When John Muir explored the terrain around his Martinez home, he often took daughters Wanda and Helen with him. About one of their Contra Costa strolls he wrote: “Another lovely day, mostly solid sunshine. Took a fine fragrant walk… the babies delighted.” This beautiful land, named after his daughter, is now a public treasure.
The 325-acre property, once part of Muir’s landholdings, was not included when the U.S. National Park Service established the John Muir National Historic Site in 1964. The NPS had planned to buy the land from local rancher Gordon Strain in 1991, but the deal came to the brink of collapse. JMLT stepped in to save the property by pledging the funds required to complete the purchase.
Now, you can take your own “fine fragrant walk” on Mount Wanda. Plan to go for a full moon walk, seasonal wildflower walk or bird walk, each hosted by the National Park Service. Hike, bike, ride a horse or take your dog for a stroll through the property’s oak woodland and grassy hills, dotted with native wildflowers such as California buttercup, shooting stars, woodland star, lupines and fiddlenecks.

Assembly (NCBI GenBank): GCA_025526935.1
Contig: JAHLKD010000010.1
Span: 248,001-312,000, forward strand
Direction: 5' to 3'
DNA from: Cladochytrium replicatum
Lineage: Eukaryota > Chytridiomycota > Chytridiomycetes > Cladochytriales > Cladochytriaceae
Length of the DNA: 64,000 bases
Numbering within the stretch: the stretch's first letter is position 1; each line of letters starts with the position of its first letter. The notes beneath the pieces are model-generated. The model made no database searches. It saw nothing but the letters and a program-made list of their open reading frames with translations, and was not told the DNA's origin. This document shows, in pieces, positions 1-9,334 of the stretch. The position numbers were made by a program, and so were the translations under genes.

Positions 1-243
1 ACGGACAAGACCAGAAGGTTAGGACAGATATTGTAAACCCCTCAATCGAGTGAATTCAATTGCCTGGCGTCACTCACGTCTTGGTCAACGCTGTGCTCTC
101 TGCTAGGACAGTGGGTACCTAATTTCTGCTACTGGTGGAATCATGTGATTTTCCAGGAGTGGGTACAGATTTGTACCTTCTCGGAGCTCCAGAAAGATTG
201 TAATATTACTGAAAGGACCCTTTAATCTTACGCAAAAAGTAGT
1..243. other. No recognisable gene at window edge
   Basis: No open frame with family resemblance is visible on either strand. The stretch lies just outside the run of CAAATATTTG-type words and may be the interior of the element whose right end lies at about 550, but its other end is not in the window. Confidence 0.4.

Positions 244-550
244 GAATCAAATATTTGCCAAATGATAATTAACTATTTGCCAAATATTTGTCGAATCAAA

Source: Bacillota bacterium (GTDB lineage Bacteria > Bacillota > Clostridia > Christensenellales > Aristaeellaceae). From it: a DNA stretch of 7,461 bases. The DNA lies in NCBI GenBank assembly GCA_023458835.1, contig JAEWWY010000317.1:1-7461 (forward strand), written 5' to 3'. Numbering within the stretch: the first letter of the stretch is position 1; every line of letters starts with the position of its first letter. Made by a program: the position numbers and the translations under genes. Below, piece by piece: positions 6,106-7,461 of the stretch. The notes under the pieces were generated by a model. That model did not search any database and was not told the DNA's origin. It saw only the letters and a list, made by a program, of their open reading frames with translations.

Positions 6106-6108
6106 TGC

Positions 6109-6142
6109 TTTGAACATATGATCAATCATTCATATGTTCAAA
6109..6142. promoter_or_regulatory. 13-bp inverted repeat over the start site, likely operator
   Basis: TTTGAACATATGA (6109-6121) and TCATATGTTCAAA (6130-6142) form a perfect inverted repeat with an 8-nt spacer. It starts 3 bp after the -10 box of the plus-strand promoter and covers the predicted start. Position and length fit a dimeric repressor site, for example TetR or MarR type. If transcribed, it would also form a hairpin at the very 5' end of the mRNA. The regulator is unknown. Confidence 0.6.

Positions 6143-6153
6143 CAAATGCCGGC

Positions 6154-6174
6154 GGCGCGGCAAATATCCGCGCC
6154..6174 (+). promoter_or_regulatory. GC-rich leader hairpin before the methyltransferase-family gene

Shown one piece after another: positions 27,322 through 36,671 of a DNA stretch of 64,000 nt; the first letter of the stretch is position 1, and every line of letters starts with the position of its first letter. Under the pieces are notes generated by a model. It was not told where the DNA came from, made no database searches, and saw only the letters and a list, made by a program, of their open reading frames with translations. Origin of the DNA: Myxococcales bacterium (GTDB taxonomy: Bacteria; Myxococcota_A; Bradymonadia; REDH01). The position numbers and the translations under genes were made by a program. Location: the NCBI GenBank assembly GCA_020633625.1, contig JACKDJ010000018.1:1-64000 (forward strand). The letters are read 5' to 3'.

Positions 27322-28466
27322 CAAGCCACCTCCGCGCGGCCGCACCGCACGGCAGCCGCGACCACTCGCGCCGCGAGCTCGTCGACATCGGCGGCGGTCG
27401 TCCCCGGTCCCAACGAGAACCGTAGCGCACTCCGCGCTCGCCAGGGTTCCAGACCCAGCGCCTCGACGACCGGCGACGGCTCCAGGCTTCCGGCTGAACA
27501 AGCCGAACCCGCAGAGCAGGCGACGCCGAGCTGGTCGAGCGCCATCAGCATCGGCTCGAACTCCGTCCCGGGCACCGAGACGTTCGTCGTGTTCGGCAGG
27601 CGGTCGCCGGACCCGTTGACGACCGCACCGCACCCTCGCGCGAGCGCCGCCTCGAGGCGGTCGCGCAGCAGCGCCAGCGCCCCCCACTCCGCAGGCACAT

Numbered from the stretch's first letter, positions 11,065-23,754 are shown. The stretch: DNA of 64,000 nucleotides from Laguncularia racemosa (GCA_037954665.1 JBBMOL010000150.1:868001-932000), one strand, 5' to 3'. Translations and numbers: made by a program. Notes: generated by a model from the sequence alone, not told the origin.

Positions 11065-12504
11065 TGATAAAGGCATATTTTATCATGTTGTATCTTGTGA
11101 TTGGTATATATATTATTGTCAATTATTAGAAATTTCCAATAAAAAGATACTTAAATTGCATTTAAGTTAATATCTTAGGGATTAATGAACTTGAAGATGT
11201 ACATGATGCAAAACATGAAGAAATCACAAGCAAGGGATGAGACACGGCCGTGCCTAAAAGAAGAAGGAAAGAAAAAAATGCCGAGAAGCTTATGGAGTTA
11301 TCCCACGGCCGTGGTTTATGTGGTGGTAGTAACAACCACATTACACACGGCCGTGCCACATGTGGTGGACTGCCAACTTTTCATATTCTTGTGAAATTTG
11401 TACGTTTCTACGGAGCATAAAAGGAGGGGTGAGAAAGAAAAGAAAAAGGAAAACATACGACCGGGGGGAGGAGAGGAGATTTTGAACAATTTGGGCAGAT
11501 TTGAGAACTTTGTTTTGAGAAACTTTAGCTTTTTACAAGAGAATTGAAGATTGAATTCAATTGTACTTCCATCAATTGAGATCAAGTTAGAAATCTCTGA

Take the Mount Wanda trail and see views of the Carquinez Strait and surrounding hills. Coast live oak, blue oak and valley oak line the trail as it ascends the summit. Once at the top, Mount Diablo and the surrounding hills become visible. The more gradual John Muir Nature Trail provides views of Mount Diablo, the Carquinez Strait and Briones Park. On a clear day, you might also spot cows across the valley grazing in the sunshine.
JMLT has recently signed an agreement to purchase an additional 44-acre property adjacent to the southern border of Mount Wanda. This strategic acquisition will protect quality wildlife habitat that would otherwise have been developed as residential housing.
GETTING TO MOUNT WANDA
From I-80: Head east on Highway 4. Exit at Alhambra Avenue and turn right. Make a sharp right onto Franklin Canyon Road. Park in the lot at the intersection of Alhambra Avenue and Franklin Canyon Road.